The organizations sponsoring these missions -- and there were many -- wanted to help Russia transition from a command economy to a market economy and help open up the country to U.S. goods and services. American companies helped sponsor the programs in the hopes of developing a new market.

Goals that haven't exactly been met.

His first mission was to help start a cheese factory in St. Petersburg. This mission was also Kutter's first introduction to Russian bureaucracy and the national penchant to operate on bribery.

Organizations sponsoring Kutter's trips purchased supplies for the new factory and Kutter arrived at the border with the equipment. 

A customs official wanted to know, "What the heck is this stuff?"

It's for making cheese, Kutter told him.

The official went through the boxes and proclaimed, "This isn't humanitarian aid. You falsified the papers."  

The fine was $75,000.

Kutter returned to the U.S. without the new factory in place, but when he returned a few months later, the factory was ready to start making cheese. All of the new equipment was installed and ready to go.

He wanted to know how it happened.

"Let's not get into that," he was told. "That's not for you to know."

Kutter added, "everything in Russia is predicated on a bribe. It's still that way."

Sadly, the St. Petersburg factory went bankrupt after two years, but others Kutter helped start are still operational.

In his travels, Kutter was often invited into the homes of his Russian hosts and he often quizzed the older Russians about life under the former Soviet regime.

When Stalin died, Kutter was serving in the Army in Korea and he remembers reading in "Stars and Stripes" about people weeping in the streets, so he asked one old Russian gentleman, "did you cry when Stalin died?"

The man said, no. He wasn't really all that saddened by the brutal dictator's death.

The man told Kutter, "I put spit in my eyes so it looked like I was crying."

Kutter had dinner with a woman whose husband was taken to Siberia during Khrushchev's rule.

The couple had eight children. The man's crime? He took a bag of grain so he could feed his family.

The mother wrote her husband every day, but never got a reply.  They assumed the letters were getting to him, but that he wasn't allowed to respond.

In 1975, after Brezhnev became chairman, she received a letter informing her that her husband "had been killed unnecessarily." The package contained all the letters she had ever sent him.

"I can tell dozens of stories like that," Kutter said.

In the town of Perm, Kutter helped establish a cheese factory and taught the owners how to make a great variety of cheeses, all of which most Russians had never even tried.

He told his hosts that with these great cheeses ready to sell, they needed a way to market them. Thinking of the booming tourist business Kutter's has always done in Pembroke, Kutter suggested they set up a sample table at City Hall. 

As a condition of the permit, Kutter had to speak Russian. Fortunately, he had hired for the plant in Pembroke a woman who was a Russian translator, and she had been tutoring him on his Russian.

"I can speak enough Russian," he told them, "to say, 'I'm from America and I'm working at this cheese plant right here in your city and we developed these new variety of cheese and so perhaps you can try some and tell me what you think.' "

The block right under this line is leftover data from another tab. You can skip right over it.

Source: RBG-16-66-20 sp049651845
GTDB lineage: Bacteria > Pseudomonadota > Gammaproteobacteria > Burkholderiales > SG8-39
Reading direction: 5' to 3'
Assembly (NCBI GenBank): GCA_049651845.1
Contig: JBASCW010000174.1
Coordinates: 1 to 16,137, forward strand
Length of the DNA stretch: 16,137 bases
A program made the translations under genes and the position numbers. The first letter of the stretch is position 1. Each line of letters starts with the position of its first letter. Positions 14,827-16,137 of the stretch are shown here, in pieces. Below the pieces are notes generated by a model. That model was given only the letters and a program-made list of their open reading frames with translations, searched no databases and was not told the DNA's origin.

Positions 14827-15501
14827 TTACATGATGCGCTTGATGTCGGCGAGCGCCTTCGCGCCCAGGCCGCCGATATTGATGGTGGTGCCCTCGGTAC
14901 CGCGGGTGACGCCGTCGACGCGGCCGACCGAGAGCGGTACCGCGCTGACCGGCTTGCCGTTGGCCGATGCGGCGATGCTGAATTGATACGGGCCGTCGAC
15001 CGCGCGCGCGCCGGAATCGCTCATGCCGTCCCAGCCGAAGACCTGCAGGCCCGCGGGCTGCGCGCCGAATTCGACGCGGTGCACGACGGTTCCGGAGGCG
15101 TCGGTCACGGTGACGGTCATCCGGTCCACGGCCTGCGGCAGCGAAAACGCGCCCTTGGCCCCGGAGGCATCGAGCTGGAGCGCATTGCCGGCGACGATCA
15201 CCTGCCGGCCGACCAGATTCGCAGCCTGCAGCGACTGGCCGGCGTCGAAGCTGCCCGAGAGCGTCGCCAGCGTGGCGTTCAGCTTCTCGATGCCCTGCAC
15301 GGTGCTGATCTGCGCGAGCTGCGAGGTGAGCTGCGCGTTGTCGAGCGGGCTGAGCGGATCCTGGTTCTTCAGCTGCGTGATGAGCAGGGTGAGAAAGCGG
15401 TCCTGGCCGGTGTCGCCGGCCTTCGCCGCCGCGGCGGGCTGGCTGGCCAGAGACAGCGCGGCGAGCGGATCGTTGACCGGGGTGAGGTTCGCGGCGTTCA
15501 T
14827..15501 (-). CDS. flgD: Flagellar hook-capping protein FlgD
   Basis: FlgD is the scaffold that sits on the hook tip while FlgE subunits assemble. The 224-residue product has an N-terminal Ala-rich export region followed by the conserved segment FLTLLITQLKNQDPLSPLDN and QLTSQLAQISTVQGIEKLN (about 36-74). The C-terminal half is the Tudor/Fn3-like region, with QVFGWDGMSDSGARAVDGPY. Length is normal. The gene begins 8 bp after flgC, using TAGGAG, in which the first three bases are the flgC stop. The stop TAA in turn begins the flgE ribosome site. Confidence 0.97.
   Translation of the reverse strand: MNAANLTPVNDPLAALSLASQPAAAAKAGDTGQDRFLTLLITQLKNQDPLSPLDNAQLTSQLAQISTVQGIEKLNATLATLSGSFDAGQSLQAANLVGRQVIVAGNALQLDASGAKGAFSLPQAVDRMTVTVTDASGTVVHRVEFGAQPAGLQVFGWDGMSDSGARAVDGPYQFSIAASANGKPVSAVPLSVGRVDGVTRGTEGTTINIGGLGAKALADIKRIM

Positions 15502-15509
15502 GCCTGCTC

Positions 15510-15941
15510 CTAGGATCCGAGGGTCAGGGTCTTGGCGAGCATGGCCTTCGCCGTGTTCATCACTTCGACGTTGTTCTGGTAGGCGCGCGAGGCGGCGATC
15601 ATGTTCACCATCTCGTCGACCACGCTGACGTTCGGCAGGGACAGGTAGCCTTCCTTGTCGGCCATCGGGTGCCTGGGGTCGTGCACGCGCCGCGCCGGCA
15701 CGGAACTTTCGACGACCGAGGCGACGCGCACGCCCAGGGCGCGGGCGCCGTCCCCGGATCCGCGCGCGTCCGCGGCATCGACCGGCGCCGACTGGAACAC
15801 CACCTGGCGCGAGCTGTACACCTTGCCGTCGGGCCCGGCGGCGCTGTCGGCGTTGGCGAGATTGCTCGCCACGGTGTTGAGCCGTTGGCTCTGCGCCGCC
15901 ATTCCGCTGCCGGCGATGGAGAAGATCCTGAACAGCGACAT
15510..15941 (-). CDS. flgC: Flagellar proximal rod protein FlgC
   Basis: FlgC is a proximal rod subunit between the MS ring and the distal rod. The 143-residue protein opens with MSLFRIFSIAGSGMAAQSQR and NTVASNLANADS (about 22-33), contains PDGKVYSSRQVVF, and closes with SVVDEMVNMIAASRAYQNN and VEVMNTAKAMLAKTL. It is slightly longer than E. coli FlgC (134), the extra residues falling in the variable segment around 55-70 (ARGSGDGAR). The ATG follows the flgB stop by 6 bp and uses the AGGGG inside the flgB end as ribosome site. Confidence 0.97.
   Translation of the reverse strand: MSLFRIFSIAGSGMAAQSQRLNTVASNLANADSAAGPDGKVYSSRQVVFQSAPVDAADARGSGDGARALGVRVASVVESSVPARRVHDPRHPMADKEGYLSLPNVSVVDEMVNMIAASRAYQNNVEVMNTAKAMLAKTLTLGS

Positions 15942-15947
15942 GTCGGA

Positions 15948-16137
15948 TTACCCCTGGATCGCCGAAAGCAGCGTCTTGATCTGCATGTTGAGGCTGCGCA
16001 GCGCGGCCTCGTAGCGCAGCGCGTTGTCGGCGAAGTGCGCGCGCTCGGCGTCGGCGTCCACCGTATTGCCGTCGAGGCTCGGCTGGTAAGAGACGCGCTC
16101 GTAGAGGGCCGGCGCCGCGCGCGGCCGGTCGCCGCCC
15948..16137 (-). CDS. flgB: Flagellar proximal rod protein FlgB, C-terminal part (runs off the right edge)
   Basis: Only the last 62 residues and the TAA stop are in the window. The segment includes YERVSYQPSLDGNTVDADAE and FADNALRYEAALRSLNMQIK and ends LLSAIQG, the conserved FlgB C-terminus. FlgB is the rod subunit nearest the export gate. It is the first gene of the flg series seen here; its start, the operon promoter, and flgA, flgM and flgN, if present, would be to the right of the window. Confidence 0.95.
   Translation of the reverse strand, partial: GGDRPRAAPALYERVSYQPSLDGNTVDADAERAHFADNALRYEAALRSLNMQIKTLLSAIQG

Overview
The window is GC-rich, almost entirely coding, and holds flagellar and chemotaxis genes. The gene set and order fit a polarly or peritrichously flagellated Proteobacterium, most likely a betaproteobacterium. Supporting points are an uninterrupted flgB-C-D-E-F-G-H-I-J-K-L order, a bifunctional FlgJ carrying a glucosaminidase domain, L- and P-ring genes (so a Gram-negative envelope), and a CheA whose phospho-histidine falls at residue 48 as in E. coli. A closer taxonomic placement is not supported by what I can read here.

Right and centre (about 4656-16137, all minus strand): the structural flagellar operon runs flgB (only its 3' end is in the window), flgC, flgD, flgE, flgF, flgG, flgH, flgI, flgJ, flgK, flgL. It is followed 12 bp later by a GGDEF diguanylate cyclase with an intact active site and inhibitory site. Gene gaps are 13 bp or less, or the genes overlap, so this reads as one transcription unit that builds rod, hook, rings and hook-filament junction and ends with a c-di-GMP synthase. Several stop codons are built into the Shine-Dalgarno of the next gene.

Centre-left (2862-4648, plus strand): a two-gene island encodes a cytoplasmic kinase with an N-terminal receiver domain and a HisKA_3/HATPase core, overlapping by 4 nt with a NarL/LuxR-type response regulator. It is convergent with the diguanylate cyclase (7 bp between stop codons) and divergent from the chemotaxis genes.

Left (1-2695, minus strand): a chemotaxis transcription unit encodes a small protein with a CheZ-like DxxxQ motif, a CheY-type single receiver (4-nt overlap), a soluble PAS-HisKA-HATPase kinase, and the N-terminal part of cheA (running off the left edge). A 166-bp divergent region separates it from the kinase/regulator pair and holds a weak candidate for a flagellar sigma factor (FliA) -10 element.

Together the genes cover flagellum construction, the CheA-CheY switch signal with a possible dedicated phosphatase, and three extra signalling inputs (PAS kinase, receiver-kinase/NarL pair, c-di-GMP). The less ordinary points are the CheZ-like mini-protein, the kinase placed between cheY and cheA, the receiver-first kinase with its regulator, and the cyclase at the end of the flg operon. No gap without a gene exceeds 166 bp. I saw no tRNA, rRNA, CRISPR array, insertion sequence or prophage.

The people came out of the woodwork, Kutter said.

"One woman said to me, 'why are you giving all this stuff away?' " Kutter said.

He told her, "We want to introduce it to you."

She replied, "In Russia, if somebody is giving something away, it usually means it isn't any good."

The Russians liked the free cheese, but that didn't mean they were buying cheese at first.

"I asked one woman, 'would you buy this cheese?' and she asked me what we were selling it for, and I told her, and she said, 'you know, I'd really like to but, no, I wouldn't buy it.' She said, 'I don't have a lot of money, so I would save my money and buy a dress because when I go out in public they can see what I wear, but they can't see what I ate.' "

Asked if he felt he had any lasting impact on Russia, or left a legacy, Kutter demurs.

"I'm just a little old cheese maker," he said.

A little later he came back to the question and recalled the time a sales rep came into the Kutter's factory and asked him if he had heard about the cheese curds recall in Russia.  

"I thought," Kutter said, "there never was any cheese curds in Russia until I went there, so I must have had some effect."

"Cheese in the Time of Glasnost and Perestroika," by Tony Kutter, is normally on sale at the Holland Land Office Museum, but they just sold out. More copies are expected soon. 

Tuesday, January 20, 2015 at 9:43 am

Law and Order: Call about suspected drug use leads to arrest

post by Howard B. Owens in corfu, crime, pembroke

Zachary Jordan Franclemont, 20, of Indian Falls Road, Corfu, is charged with criminal possession of a hallucinogenic substance, one gram or more, criminal possession of a controlled substance, 7th, unlawful possession of marijuana and criminally using drug paraphernalia, 2nd. Deputy Kevin McCarthy responded to a suspicious activity report at 12:30 a.m., Monday, at the East Pembroke Arrowmart of a person in a car using drugs. Upon investigation, Franclemont was found in a vehicle allegedly found in possession of cocaine, ecstasy and marijuana. Franclemont was arrested, arraigned and jailed on $20,000 bail. Assisting were Deputy Jason Saile, Sgt. Eric Seppala and Sgt. Greg Walker.

Sunday, January 18, 2015 at 7:24 pm

Photos: Corfu installs 2015 officers, hands out awards

post by Howard B. Owens in corfu, Corfu Fire Department

Steve Rodland, with the trophy, was named Firefighter of the Year for the Corfu Fire Department at the department's annual installation dinner on Saturday night. Pictured with Rodland, Greg Lang, Brian Schollard and Dean Eck.